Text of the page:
It is wonderful that we are starting to have the conversation about sustainability and fashion. You are no longer considered on the fringes if you are creating a sustainable fashion brand. Only about a decade ago, it would have been considered either unprofitable or unexciting. Today, it is unthinkable not to consider sustainability as part of a fashion business. I have received many questions and requests on this topic from clients and students. So, here are my thoughts and a few guidelines for those wanting to make a sustainable fashion business happen.

5-Step Guide to Creating a Profitable (and Sustainable) Fashion Business

1. Are you really serious about sustainability: In previous talks, papers, and interviews I have given on this topic, I have emphasized intention. In fact, I always say before you do anything, you need to get clear on your intention. Are you really excited about this? Don’t do it because it’s the latest trend, or you want to use it as something to make your business stand out, or as a key selling point. You need to live and breathe sustainability. Otherwise, this is not going to work.

2. Focus on creating desirability: You are a fashion designer, and don’t forget that no matter how sustainable your business is, your product needs to be desirable. It has to be something that has a unique style, and has your own individual stylistic DNA. I am aware that it is not so easy to be creative and sustainable at the same time, because if you are really serious about sustainability, you are going to face creative challenges. For example, you may not have enough colour availability and choice when it comes to sourcing sustainable material. But regardless of that, one of the most important elements in a fashion business is to create a desirable product that people want to buy.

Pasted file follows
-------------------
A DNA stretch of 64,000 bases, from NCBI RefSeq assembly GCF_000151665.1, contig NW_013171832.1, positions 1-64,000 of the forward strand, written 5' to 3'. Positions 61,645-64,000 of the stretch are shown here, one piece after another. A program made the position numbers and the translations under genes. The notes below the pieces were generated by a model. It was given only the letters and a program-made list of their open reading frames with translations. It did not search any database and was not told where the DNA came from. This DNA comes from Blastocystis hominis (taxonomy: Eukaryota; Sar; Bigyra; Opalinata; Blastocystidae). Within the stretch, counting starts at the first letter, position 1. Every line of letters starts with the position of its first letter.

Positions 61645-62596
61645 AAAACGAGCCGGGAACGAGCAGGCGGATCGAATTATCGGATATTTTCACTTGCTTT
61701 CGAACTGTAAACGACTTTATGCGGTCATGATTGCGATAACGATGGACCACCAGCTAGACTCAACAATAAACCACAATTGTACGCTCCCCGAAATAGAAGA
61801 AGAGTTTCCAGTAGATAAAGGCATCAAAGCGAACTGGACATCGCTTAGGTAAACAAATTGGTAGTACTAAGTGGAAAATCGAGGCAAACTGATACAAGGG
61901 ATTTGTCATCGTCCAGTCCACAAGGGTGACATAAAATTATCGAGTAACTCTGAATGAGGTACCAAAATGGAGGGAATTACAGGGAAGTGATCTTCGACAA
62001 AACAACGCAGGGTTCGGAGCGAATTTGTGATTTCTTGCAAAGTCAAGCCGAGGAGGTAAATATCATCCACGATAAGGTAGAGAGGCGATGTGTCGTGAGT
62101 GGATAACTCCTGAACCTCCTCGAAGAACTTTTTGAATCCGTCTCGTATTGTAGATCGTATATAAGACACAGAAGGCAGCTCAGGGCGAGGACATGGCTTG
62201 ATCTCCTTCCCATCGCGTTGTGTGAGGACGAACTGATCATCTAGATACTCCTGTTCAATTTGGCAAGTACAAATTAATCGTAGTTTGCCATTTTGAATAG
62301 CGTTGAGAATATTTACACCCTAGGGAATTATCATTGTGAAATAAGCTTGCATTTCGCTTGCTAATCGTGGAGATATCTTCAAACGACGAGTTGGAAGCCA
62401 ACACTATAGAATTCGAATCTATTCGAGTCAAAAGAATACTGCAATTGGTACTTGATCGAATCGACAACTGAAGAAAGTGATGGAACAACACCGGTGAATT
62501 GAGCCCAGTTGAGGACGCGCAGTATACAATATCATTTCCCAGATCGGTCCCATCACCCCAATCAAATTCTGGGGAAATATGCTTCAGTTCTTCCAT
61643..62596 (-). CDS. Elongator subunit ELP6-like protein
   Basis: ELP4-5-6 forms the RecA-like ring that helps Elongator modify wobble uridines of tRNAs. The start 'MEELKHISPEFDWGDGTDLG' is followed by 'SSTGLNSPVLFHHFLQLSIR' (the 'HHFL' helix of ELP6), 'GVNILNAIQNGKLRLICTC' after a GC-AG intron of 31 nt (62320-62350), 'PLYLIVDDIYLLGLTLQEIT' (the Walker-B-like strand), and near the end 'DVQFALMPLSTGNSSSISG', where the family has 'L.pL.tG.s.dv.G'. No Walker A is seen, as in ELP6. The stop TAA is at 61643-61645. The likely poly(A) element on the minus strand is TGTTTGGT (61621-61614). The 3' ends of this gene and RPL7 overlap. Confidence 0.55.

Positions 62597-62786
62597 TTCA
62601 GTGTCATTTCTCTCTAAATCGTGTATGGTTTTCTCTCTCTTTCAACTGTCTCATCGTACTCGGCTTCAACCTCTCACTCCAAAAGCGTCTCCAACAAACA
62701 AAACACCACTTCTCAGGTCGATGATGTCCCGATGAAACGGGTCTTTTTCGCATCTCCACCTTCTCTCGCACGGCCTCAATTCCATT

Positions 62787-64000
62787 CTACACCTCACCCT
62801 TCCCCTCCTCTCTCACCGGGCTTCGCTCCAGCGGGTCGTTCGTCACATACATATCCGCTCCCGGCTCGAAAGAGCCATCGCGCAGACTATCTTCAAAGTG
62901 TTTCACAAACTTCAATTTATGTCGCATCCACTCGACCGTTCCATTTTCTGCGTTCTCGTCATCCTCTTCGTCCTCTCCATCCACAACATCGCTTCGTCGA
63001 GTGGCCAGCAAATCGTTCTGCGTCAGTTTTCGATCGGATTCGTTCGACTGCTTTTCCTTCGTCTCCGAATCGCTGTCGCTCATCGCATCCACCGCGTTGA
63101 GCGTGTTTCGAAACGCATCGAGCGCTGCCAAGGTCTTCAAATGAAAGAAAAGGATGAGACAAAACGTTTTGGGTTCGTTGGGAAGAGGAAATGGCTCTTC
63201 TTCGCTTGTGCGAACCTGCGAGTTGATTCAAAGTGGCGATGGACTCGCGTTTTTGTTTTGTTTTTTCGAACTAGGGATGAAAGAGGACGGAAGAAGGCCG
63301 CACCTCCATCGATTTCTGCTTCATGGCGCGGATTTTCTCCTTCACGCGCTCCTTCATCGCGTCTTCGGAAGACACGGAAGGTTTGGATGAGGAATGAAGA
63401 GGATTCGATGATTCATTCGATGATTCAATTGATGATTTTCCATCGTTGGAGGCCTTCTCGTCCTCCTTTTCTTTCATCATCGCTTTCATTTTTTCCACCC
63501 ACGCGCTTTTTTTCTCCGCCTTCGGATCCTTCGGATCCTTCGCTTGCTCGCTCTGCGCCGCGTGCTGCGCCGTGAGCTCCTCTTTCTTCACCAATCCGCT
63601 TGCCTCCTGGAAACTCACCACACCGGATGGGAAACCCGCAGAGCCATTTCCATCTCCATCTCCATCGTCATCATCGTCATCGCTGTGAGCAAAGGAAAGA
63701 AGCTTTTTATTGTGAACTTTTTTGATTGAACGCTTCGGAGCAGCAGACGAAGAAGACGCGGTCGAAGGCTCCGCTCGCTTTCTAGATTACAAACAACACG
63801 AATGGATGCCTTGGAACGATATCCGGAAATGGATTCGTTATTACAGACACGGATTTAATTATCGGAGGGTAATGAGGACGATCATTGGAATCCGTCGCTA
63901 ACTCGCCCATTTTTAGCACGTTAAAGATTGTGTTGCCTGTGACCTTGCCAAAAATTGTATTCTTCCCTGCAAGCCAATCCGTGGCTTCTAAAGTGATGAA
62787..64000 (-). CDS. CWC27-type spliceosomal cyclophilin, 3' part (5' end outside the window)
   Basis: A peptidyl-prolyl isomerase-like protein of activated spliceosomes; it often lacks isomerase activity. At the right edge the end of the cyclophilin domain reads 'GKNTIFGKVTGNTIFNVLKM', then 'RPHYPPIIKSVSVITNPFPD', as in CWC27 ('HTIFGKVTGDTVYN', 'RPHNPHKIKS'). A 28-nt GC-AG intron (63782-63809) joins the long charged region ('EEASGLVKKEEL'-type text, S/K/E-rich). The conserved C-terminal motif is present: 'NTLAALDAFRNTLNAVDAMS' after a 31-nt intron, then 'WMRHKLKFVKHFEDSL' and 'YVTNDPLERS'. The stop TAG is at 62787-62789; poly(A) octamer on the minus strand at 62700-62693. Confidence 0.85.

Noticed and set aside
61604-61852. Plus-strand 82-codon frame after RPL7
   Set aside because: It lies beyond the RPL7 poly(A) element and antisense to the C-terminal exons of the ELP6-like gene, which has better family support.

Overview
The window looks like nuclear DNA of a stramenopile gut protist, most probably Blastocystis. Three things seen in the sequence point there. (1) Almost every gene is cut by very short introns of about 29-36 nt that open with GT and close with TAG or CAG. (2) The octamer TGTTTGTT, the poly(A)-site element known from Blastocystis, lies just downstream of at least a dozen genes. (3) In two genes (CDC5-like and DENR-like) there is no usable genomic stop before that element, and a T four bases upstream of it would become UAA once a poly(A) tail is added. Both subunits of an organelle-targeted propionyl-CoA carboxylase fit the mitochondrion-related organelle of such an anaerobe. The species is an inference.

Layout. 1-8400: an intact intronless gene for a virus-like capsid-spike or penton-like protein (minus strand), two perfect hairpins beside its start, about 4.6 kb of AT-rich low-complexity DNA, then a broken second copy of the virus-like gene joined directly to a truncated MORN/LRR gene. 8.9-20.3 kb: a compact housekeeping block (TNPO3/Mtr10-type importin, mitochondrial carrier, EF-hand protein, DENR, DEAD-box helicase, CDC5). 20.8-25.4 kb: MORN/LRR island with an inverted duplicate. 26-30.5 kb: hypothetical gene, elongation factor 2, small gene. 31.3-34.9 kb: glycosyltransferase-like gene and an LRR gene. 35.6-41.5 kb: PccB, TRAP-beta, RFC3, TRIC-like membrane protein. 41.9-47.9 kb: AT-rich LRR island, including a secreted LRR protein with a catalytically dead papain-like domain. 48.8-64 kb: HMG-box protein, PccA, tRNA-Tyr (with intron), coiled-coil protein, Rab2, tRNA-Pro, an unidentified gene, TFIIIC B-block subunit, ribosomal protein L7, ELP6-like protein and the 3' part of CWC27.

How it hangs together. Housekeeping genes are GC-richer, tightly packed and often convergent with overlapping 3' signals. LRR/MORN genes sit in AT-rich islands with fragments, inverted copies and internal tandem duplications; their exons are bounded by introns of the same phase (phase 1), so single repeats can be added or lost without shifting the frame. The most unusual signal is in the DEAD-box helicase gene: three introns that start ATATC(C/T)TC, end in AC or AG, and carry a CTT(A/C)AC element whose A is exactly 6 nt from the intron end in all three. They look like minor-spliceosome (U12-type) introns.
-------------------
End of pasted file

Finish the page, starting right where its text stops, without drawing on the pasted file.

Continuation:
3. What is your sustainable competitive advantage: I recently consulted with a designer who is launching a leather goods brand, and one of the elements we worked on was creating a product that will be difficult for other established competitors to easily copy. The fashion industry is highly competitive, and while it may be easy for you to start a brand, once other players notice that you are a newcomer and doing well, you may have imitators. They shouldn’t be able to easily copy you. You need to identify your resources and the capabilities that are unique to you, rare, and difficult for others to emulate. What could these capabilities be? Perhaps it’s your history, price points, your brand story, and the design language you possess. This is something that you need to identify very clearly before you get into this space.

4. Suppliers and Manufacturers: With sustainability, 60-75 percent of it relates to your suppliers and manufacturers. It’s imperative that you thoroughly research your suppliers and manufacturers when you first begin. I recognize how challenging it may be to do this if you are just starting out, but it is extremely important. When I first was starting my own company, I visited every single supplier I worked with, and in the beginning purchased leather that was considered “extra” and was going to be thrown out. This not only reduced my costs significantly, but also allowed me to create a high-quality leather products label. Now at Moda Métiers, my consultancy firm, I help emerging and established designers find partners, both supply chain and manufacturing, that adhere to the principles of sustainability.

5. Employees: While not the most talked about part of sustainability, to me this is a must. Even if you have one employee, you need to provide benefits, care for your employees, and focus on retention and longevity. Why is this so important? Your people are your greatest and most valuable asset. They contribute to your vision of sustainability and are your company’s primary agents of change. Since your employees are the key drivers of your sustainability efforts, it makes financial as well as ethical sense to treat them fairly and well.

While sustainability has become the buzzword, I also see many designers, both emerging and established, make changes to supply chains and how they source. This is thanks to the rising awareness of the effects of climate change, and to customers demanding accountability and sustainability from the brands they support and buy from. In fact, in a recent McKinsey survey on consumer attitudes to sustainability in fashion, 67 percent of those surveyed said the use of sustainable materials is an important factor in their fashion purchases. With this consumer mindset and move to greater participation and action, I believe sustainability is now much more than a buzzword. It is here to stay, and together we will all be agents of change to bring about true sustainability.